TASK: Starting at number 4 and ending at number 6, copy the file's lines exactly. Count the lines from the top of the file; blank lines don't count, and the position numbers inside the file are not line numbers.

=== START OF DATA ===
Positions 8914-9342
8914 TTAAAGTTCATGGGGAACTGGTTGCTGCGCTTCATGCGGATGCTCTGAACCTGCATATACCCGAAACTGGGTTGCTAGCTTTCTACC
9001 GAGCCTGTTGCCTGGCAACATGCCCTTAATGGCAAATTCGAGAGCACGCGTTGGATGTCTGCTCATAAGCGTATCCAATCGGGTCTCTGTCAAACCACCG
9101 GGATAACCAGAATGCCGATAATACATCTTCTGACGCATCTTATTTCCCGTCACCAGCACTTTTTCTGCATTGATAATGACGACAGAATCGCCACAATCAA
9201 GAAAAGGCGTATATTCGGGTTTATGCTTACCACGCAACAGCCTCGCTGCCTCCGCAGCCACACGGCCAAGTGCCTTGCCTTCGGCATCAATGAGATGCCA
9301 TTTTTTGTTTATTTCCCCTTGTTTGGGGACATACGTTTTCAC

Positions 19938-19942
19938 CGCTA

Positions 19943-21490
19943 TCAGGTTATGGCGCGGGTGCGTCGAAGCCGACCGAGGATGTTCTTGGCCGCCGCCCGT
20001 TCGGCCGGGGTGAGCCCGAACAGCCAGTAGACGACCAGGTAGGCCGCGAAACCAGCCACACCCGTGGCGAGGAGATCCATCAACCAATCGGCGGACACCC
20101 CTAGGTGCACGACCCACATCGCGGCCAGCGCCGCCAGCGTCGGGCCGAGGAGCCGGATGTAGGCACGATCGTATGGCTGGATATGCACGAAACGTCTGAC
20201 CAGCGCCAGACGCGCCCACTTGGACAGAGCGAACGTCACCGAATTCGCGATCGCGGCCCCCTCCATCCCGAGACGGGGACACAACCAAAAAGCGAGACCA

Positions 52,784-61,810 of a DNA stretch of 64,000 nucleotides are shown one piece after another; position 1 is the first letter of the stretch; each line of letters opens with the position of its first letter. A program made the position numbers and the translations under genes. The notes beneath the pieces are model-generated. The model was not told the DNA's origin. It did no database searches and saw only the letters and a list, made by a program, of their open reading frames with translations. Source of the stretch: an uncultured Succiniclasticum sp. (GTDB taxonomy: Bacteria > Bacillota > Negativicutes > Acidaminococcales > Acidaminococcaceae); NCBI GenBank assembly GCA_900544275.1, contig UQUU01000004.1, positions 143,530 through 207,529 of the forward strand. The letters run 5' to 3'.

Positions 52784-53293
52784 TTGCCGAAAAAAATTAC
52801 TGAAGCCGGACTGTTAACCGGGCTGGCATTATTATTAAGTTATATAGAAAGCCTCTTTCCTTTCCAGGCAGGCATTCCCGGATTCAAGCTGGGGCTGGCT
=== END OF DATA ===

9101 GGATAACCAGAATGCCGATAATACATCTTCTGACGCATCTTATTTCCCGTCACCAGCACTTTTTCTGCATTGATAATGACGACAGAATCGCCACAATCAA
9201 GAAAAGGCGTATATTCGGGTTTATGCTTACCACGCAACAGCCTCGCTGCCTCCGCAGCCACACGGCCAAGTGCCTTGCCTTCGGCATCAATGAGATGCCA
9301 TTTTTTGTTTATTTCCCCTTGTTTGGGGACATACGTTTTCAC